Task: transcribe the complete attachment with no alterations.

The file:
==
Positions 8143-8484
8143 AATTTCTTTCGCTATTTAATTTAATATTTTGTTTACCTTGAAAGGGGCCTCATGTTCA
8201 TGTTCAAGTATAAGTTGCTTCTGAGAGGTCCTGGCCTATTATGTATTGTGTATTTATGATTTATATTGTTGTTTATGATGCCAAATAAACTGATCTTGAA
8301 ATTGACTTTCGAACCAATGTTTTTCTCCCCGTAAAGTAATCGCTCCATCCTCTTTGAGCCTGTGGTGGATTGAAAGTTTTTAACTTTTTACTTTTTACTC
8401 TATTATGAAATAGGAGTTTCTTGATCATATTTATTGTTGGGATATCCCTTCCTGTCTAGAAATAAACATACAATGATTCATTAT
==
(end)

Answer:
Positions 8143-8484
8143 AATTTCTTTCGCTATTTAATTTAATATTTTGTTTACCTTGAAAGGGGCCTCATGTTCA
8201 TGTTCAAGTATAAGTTGCTTCTGAGAGGTCCTGGCCTATTATGTATTGTGTATTTATGATTTATATTGTTGTTTATGATGCCAAATAAACTGATCTTGAA
8301 ATTGACTTTCGAACCAATGTTTTTCTCCCCGTAAAGTAATCGCTCCATCCTCTTTGAGCCTGTGGTGGATTGAAAGTTTTTAACTTTTTACTTTTTACTC
8401 TATTATGAAATAGGAGTTTCTTGATCATATTTATTGTTGGGATATCCCTTCCTGTCTAGAAATAAACATACAATGATTCATTAT